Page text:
Solid Waste District goes through Park District’s recycling

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sorting

Audit workers emptied two recycling receptacles; they sorted and weighed the contents before returning the recyclables to their proper container and disposing of the contaminants.

OWENSVILLE – Dumpster diving may carry a negative connotation, but one particular dive hopes to bring about a positive result.

The Adams-Clermont Solid Waste District conducted an audit Feb. 21 at its recycling drop-off in the parking lot of Pattison Park Lakeside. The goal is to see what kinds of items are in the receptacles and if – in fact – they are recyclable.

Among the more unusual non-recyclable items found in the containers? A set of encyclopedias, a lawn chair and a damaged cooler full of rotting food.

“This is a waste sort prior to an education campaign we’ll be rolling out,” said Solid Waste District Director Hannah Lubbers. “It will be to get baseline data on the contaminants.

“We’ll do another sort after a month or two of signage at the site. Then we’ll hope to see less contamination in the drop-off – things like plastic bags, polystyrene, garbage, et cetera.”

The audit and ensuing educational campaign are funded by a grant from the Ohio Environmental Protection Agency.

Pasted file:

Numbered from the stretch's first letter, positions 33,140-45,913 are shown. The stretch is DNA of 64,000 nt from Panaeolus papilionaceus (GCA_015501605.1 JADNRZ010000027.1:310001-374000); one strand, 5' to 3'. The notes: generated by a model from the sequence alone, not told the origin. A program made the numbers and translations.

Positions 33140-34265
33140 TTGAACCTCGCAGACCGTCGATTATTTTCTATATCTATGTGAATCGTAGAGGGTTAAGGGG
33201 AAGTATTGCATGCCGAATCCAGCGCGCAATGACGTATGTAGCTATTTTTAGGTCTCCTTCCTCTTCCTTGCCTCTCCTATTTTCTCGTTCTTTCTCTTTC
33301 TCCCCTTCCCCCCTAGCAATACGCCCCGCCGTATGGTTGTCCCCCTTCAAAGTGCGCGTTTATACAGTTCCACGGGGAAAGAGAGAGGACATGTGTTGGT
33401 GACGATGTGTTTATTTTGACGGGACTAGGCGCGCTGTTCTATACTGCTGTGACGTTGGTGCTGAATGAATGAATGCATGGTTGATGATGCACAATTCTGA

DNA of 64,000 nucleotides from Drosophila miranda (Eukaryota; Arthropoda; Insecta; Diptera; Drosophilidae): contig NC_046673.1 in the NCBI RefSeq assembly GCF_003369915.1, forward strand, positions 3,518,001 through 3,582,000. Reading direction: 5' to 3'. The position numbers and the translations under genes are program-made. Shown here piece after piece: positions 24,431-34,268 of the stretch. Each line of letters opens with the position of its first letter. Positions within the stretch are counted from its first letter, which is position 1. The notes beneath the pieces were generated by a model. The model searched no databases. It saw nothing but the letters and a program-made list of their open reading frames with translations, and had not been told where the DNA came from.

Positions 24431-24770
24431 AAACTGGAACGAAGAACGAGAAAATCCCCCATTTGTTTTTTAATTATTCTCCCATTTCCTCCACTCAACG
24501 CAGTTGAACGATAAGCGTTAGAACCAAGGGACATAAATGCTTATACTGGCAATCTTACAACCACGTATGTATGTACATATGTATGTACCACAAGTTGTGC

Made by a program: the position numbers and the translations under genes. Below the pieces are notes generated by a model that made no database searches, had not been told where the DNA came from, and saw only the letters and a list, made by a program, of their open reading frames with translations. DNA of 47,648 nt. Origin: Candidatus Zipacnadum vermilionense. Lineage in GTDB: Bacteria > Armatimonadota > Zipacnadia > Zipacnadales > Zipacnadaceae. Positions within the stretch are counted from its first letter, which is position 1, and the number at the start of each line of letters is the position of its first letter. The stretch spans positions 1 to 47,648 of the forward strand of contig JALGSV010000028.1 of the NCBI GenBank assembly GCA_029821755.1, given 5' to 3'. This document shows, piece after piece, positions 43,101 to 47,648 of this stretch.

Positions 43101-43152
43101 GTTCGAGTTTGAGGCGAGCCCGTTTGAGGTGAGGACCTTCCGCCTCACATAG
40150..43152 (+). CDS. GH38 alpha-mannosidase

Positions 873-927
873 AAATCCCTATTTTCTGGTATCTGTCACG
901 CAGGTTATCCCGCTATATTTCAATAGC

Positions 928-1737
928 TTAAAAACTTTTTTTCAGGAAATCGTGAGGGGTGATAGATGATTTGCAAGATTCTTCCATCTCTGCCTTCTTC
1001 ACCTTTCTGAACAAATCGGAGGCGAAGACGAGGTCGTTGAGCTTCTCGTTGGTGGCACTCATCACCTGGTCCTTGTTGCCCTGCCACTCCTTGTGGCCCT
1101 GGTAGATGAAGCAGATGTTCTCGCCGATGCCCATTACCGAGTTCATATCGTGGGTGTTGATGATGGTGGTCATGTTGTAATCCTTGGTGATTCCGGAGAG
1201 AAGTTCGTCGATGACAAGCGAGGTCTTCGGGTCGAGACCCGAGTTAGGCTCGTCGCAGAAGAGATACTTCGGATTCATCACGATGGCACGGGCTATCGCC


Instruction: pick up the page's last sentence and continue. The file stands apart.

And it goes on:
“We have a long history working with the Solid Waste District,” said Chris Clingman, Clermont Park District Director. “We both want to preserve and protect Clermont County’s natural resources, so kicking off the education campaign at Pattison Park a great fit.

“We hope, like Hannah does, people continue to take advantage of the free recycling opportunities we have in the county. But in order for it to work, people need to know what they can and can’t put in the bins.”

See a list of appropriate materials to recycle right here.

The two receptacles at Pattison Park get emptied four times a week. In addition to Pattison Park, there are more than 25 other recycling locations all around the county.

There used to be more.

“We had to close nine drop-off locations over the past six years because of illegal dumping,” Lubbers said. “We’re trying to prevent more from closing, which is why we’re doing the education campaign.

“We’ll only be doing the recycling audit at Pattison Park, but we’ll be rolling out the education campaign at all of the drop-off spots in Clermont County over the next several years.”